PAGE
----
The treatment of cocaine use disorder

Sci Adv. 2019 Oct 16;5(10):eaax1532. doi: 10.1126/sciadv.aax1532. eCollection 2019 Oct.

Abstract

Cocaine use continues to be a serious worldwide public health problem. Cocaine abuse is associated with substantial morbidity and mortality. Cocaine overdose deaths are increasing in the United States and, in certain populations, outnumber heroin and opiate overdose deaths. Psychosocial treatments remain the treatments of choice for cocaine use disorder (CUD), with standard approaches including contingency management and cognitive behavioral therapy. However, the effect sizes of these treatments are not large, and they are not effective for most patients. Consequently, investigators have sought to develop pharmacological agents to augment the efficacy of psychosocial treatments. Despite these efforts, no medications have yet been proven to be safe and effective for the treatment of CUD. The most promising pharmacological strategies for CUD treatment thus far include the use of dopamine agonists, such as long-acting amphetamine and modafinil or glutamatergic and GABAergic agents such as topiramate. Combination drugs may be especially promising.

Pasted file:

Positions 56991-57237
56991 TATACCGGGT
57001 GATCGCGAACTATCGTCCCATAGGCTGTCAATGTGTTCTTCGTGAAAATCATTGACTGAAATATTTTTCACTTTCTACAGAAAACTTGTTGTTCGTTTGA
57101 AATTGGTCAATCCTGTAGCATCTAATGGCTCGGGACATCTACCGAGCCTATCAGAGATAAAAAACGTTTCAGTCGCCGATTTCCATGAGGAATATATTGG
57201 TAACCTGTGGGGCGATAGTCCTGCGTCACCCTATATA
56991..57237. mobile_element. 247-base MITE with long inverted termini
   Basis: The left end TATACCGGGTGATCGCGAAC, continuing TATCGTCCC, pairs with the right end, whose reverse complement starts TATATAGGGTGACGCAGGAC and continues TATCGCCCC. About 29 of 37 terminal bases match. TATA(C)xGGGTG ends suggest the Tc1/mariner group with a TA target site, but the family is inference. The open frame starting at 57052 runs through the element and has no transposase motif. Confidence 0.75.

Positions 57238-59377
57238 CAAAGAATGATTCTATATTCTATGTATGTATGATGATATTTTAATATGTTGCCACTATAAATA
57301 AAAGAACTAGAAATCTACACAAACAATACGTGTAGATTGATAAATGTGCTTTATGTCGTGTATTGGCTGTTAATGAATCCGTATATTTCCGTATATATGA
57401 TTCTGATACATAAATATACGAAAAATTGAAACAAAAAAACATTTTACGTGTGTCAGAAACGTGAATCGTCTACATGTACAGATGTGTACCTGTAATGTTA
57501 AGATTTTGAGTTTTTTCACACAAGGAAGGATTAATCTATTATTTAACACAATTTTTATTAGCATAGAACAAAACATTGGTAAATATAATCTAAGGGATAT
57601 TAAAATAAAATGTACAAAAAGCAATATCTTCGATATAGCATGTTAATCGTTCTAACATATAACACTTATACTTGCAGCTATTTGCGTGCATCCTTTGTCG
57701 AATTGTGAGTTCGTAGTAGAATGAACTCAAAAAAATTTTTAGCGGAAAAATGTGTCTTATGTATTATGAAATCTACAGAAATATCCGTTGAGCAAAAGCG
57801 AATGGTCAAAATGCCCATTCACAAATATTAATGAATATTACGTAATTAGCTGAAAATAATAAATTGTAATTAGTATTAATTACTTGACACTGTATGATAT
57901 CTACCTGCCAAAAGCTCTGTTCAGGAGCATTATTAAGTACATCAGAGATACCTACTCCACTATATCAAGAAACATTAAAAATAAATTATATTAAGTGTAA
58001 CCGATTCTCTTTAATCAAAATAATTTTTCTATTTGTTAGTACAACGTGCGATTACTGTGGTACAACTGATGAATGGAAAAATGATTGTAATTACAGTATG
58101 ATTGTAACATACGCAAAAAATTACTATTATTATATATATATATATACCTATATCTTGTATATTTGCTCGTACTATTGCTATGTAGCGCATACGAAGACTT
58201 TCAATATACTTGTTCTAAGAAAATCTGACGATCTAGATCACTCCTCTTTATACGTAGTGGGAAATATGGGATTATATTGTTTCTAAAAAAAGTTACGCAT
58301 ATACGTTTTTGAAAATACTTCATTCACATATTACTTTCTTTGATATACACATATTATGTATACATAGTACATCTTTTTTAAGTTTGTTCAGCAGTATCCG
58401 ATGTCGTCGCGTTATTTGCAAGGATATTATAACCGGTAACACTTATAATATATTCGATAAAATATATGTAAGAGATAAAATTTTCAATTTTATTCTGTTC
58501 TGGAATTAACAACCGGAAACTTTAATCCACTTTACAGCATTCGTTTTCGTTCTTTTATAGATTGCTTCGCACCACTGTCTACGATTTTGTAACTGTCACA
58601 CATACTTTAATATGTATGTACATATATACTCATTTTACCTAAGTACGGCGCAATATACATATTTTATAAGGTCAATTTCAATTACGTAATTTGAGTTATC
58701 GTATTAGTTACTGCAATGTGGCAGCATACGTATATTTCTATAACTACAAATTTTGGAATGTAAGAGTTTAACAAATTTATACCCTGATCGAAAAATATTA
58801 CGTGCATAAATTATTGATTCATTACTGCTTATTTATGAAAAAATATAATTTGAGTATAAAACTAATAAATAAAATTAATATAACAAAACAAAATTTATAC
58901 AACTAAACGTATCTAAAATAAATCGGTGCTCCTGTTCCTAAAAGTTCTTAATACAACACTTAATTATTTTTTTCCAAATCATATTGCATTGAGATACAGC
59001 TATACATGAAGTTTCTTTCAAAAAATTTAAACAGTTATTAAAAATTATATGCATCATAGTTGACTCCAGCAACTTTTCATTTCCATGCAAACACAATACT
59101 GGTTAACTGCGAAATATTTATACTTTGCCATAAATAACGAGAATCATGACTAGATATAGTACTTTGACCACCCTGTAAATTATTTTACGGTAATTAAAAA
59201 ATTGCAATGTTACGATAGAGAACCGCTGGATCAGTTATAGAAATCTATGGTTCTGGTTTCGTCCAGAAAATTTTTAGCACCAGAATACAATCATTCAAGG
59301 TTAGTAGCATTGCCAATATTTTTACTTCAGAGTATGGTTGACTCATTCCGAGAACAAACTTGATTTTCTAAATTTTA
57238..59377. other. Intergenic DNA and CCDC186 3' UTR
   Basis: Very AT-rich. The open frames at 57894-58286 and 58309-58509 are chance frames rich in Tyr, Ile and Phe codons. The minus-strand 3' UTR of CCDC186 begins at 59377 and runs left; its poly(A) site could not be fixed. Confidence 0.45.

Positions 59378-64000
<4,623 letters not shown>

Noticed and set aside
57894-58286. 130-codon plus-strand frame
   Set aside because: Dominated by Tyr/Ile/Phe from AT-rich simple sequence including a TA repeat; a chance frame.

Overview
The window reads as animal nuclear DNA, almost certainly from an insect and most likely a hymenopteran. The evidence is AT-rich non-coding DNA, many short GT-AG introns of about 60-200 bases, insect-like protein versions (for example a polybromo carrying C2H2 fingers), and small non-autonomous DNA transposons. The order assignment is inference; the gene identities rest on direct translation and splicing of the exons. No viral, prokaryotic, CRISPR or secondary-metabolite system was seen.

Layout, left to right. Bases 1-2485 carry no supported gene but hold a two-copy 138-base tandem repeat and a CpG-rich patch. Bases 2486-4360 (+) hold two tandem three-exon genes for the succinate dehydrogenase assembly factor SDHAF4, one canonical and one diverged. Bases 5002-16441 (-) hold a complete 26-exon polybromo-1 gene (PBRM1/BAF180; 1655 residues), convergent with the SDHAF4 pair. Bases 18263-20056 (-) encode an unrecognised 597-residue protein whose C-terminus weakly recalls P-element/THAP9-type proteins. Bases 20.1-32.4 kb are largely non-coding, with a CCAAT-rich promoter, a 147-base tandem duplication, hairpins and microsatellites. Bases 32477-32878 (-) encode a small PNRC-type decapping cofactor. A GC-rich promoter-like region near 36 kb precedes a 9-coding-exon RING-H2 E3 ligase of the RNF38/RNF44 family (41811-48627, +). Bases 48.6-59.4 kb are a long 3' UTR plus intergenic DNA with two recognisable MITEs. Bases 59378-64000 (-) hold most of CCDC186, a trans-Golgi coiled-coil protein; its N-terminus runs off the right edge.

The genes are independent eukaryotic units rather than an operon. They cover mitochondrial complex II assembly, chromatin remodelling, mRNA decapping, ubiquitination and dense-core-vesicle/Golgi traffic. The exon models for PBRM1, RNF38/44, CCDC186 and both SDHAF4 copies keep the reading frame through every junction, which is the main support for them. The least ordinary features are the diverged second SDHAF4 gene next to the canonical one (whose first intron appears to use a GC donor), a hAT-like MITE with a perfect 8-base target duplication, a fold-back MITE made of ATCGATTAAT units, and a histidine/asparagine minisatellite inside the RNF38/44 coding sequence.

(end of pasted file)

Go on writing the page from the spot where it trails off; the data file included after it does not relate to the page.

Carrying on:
Publication types

  • Review

MeSH terms

  • Animals
  • Cocaine / adverse effects*
  • Cocaine-Related Disorders / drug therapy*
  • Dopamine Agonists / pharmacology*
  • Dopamine Agonists / therapeutic use*
  • Humans
  • United States

Substances

  • Dopamine Agonists
  • Cocaine